Who is Morpheus?

Morpheus, in classical mythology, is the god of dreams. His name means "He Who Forms or Molds." Morpheus is known as "the fashioner or molder" because of the shapes that he calls up before the sleeper. He is the son of Hypnos, the god of sleep. He is hardly every mentioned in the stories of the gods, and he was not a god that was worshipped. It is possible that his name actually meant "Dark." Today, children know him as the "Sandman." It is said that he flew with soundless wings.

Hypnos (sleeping) and his son Morpheus (with wings)

The House of Somnus

Near the Cymmerians, in his dark abode,
Deep in a cavern, dwells the drowzy God;
Whose gloomy mansion nor the rising sun,
Nor setting, visits, nor the lightsome noon;
But lazy vapours round the region fly,
Perpetual twilight, and a doubtful sky:
No crowing cock does there his wings display,
Nor with his horny bill provoke the day;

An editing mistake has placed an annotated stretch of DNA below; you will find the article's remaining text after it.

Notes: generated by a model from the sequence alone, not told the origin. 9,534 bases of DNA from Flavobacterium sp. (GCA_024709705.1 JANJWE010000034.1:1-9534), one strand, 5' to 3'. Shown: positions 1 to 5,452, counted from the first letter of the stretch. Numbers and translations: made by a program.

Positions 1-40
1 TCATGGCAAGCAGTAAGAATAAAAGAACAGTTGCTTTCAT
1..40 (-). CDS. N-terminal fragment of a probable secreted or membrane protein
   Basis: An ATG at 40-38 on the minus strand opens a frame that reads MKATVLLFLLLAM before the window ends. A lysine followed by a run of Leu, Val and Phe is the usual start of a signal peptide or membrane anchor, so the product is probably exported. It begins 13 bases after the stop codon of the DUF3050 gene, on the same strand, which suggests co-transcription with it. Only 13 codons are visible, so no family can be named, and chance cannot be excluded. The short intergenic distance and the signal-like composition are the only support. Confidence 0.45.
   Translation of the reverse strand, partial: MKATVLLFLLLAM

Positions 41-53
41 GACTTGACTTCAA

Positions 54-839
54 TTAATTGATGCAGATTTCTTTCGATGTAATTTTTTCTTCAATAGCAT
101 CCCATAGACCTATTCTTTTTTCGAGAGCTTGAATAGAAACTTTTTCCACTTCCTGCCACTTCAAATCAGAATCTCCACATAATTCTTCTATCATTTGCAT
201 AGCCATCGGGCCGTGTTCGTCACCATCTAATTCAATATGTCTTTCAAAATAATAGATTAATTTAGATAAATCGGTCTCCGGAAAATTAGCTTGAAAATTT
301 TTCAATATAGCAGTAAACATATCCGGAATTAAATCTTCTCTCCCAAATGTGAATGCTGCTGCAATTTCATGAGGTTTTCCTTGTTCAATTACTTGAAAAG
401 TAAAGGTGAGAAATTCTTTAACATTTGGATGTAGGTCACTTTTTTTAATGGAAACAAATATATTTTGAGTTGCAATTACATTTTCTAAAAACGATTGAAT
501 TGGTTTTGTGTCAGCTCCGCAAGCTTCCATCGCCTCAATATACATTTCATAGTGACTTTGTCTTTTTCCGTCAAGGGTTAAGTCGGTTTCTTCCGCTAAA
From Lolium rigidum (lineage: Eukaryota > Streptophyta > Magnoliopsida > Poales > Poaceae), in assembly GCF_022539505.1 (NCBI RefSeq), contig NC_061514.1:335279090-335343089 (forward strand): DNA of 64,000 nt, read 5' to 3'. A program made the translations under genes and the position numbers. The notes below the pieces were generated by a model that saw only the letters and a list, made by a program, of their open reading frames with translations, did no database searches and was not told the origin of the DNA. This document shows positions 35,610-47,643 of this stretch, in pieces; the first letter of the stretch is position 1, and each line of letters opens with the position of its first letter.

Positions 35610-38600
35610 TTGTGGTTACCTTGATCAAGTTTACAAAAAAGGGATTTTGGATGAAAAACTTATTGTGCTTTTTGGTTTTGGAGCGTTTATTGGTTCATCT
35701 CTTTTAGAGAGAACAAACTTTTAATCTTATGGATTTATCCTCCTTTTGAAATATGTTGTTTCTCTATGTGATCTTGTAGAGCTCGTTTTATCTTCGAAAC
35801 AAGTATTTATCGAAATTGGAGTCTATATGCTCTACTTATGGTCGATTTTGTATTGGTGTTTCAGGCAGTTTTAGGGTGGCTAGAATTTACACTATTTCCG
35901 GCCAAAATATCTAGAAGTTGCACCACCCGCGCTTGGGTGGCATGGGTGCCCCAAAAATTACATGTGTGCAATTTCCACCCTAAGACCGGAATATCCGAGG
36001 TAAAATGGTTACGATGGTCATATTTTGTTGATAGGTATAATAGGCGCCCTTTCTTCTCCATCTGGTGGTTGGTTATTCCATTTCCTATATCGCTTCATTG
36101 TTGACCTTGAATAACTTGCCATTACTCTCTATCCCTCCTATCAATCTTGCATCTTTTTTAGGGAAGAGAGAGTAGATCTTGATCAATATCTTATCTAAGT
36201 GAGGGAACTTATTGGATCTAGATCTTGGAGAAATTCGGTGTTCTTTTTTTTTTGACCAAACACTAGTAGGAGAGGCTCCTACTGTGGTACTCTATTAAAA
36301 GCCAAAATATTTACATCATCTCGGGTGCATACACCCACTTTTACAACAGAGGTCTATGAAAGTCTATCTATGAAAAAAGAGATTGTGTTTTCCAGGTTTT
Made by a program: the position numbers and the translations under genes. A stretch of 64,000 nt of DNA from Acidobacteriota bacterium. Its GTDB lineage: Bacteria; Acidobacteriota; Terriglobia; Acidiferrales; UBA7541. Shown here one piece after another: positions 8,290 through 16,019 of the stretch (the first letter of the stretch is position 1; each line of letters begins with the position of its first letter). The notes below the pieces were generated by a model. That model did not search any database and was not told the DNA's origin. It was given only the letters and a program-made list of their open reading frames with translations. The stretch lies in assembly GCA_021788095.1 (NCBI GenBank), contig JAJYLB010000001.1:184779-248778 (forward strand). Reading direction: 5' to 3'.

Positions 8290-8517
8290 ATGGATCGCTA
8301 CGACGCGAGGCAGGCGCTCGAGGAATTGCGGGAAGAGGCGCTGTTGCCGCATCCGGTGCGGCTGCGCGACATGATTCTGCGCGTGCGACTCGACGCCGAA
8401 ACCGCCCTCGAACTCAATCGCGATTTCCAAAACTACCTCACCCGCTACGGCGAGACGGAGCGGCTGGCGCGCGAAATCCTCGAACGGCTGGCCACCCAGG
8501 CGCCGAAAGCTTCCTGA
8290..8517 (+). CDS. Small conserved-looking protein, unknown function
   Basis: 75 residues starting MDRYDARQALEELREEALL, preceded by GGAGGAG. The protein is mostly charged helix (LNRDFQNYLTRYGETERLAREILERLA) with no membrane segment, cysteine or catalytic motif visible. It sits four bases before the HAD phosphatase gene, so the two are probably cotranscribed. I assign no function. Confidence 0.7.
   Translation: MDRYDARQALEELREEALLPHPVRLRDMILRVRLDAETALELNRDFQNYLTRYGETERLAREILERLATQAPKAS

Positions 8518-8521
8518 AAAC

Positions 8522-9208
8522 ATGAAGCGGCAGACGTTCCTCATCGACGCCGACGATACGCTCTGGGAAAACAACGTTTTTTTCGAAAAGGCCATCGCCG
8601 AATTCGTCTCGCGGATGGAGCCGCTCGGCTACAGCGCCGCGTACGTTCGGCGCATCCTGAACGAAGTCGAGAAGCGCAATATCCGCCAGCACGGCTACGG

Nor watchful dogs, nor the more wakeful geese,
Disturb with nightly noise the sacred peace;
Nor beast of Nature, nor the tame are nigh,
Nor trees with tempests rock'd, nor human cry;
But safe repose without an air of breath
Dwells here, and a dumb quiet next to death.

An arm of Lethe, with a gentle flow
Arising upwards from the rock below,
The palace moats, and o'er the pebbles creeps,
And with soft murmurs calls the coming sleeps.
Around its entry nodding poppies grow,
And all cool simples that sweet rest bestow;
Night from the plants their sleepy virtue drains,
And passing, sheds it on the silent plains:
No door there was th' unguarded house to keep,
On creaking hinges turn'd, to break his sleep.

But in the gloomy court was rais'd a bed,
Stuff'd with black plumes, and on an ebon-sted:
Black was the cov'ring too, where lay the God,
And slept supine, his limbs display'd abroad:
About his head fantastick visions fly,
Which various images of things supply,
And mock their forms; the leaves on trees not more,
Nor bearded ears in fields, nor sands upon the shore.

Ovid, Metamorphoses, Book XI (1 A.D.)

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